NYC Installs Massive, Apocalyptic Floodgates in Car Tunnels To Fend Off The Next Big Storm

That, and zombies.

YouTube | MTA

We've just passed the fifth anniversary of Superstorm Sandy, which inflicted over $70 billion in damage when it slammed into the northeastern U.S. in 2012. Among its victims was New York City's extensive network of car and subway tunnels, many of which were completely flooded with corrosive salt water that took days to drain. It was weeks before functionality was restored, and five years later, the city is still repairing the damage. So officials have decided to get proactive and prepare for the next storm—hence the apocalyptic-looking zombie floodgate.

According to ABC 7 News, the city's Metropolitan Transit Authority has completed the installation of four 25-ton floodgates, one for each opening of two major car tunnels that connect the island of Manhattan to the boroughs of Queens and Brooklyn. Both the Queens Midtown tunnel and the Hugh Carey Tunnel were totally filled with storm surge, and preventing a repeat of that when the next superstorm inevitably hits was a high priority. That's why the gigantic doors are designed to withstand a surge four feet higher than Sandy's.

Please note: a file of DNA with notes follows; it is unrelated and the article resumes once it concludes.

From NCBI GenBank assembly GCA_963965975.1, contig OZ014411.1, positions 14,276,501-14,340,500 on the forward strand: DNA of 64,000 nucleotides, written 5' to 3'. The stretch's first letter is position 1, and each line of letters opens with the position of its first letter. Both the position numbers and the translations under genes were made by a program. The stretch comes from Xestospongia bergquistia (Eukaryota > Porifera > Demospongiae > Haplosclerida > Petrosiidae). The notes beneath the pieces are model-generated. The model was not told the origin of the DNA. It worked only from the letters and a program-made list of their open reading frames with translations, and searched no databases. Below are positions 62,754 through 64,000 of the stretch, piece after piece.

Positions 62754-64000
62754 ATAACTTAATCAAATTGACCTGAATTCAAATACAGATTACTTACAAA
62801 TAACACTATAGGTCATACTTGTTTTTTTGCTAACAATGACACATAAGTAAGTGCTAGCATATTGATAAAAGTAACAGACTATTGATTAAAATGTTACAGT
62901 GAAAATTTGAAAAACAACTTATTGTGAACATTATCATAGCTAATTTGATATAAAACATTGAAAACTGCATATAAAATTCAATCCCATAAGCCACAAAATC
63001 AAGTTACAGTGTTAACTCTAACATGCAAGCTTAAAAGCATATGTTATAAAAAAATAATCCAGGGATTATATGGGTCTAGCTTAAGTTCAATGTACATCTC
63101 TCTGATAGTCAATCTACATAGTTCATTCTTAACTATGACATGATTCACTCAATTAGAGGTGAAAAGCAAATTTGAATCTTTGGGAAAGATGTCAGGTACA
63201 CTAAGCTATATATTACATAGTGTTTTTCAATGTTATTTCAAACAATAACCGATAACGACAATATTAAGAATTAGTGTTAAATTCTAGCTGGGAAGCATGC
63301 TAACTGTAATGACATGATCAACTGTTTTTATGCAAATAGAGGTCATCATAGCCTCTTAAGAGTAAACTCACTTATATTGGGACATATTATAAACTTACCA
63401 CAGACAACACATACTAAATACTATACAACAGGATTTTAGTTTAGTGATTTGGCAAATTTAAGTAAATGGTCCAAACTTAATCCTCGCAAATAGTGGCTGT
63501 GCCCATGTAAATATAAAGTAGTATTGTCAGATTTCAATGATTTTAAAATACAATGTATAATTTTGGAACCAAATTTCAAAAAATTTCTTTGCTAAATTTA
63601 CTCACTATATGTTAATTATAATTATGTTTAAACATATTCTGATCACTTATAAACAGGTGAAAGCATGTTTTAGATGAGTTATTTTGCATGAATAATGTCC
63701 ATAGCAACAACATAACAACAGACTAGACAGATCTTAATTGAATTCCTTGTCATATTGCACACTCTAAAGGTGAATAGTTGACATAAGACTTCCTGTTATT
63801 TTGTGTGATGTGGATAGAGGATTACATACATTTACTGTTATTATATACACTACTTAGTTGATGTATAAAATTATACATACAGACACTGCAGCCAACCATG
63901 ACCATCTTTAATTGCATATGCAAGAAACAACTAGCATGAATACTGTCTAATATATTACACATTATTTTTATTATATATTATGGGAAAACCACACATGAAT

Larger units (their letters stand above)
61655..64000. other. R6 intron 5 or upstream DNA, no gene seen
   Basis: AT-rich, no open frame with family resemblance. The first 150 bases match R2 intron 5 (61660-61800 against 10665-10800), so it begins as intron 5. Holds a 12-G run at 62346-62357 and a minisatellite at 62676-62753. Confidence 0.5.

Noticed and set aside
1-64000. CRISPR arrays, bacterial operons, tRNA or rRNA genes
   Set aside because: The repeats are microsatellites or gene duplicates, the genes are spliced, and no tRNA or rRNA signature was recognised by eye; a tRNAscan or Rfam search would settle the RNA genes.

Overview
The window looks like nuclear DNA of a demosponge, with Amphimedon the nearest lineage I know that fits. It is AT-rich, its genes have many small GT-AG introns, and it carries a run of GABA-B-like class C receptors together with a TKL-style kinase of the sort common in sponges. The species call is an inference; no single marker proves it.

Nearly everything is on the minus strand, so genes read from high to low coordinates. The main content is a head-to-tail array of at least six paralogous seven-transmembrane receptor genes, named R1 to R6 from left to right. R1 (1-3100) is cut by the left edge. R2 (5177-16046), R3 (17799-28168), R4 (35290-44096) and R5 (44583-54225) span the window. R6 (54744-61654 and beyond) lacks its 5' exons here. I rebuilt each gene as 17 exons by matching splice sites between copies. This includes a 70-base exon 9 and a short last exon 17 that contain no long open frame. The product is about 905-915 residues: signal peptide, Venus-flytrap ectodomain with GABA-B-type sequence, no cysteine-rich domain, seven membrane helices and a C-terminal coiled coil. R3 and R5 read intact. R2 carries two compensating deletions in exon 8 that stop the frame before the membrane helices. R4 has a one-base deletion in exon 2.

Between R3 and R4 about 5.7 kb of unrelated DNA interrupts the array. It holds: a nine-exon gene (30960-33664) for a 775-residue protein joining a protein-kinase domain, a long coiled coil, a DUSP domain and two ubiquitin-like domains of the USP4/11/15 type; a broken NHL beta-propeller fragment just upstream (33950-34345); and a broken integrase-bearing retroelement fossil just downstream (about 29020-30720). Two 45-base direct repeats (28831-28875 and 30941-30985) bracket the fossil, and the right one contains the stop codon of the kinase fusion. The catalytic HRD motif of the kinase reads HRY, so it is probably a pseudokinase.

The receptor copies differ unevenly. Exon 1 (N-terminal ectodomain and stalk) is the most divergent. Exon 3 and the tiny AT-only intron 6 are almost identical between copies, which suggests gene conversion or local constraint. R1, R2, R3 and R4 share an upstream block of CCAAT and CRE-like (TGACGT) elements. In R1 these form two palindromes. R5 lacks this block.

Workers will be able close the floodgates with just thirty minutes notice. The MTA is now halfway through a $64 million project to install the doors on all the tunnels leading out of Manhattan, with the Lincoln Tunnel and the Holland Tunnel to New Jersey up next. The only problem we see is that it makes it just a little easier for a supervillian to seal off the city. But it's a small price to pay for peace of mind from floodwaters. And zombies.

That's not all the floodproofing the MTA has been doing—the video also shows marine doors installed in hallways in subway stations that flooded during Sandy, a heavy-duty, waterproof, retractable cover for street-level stairwell openings, and some interesting stackable metal "logs" to board up topside elevator entrances.

Getty Images

The flooded Hugh L. Carey Tunnel is seen November 1, 2012 in New York City.

Dam Disaster -- /INFRASTRUCTURE
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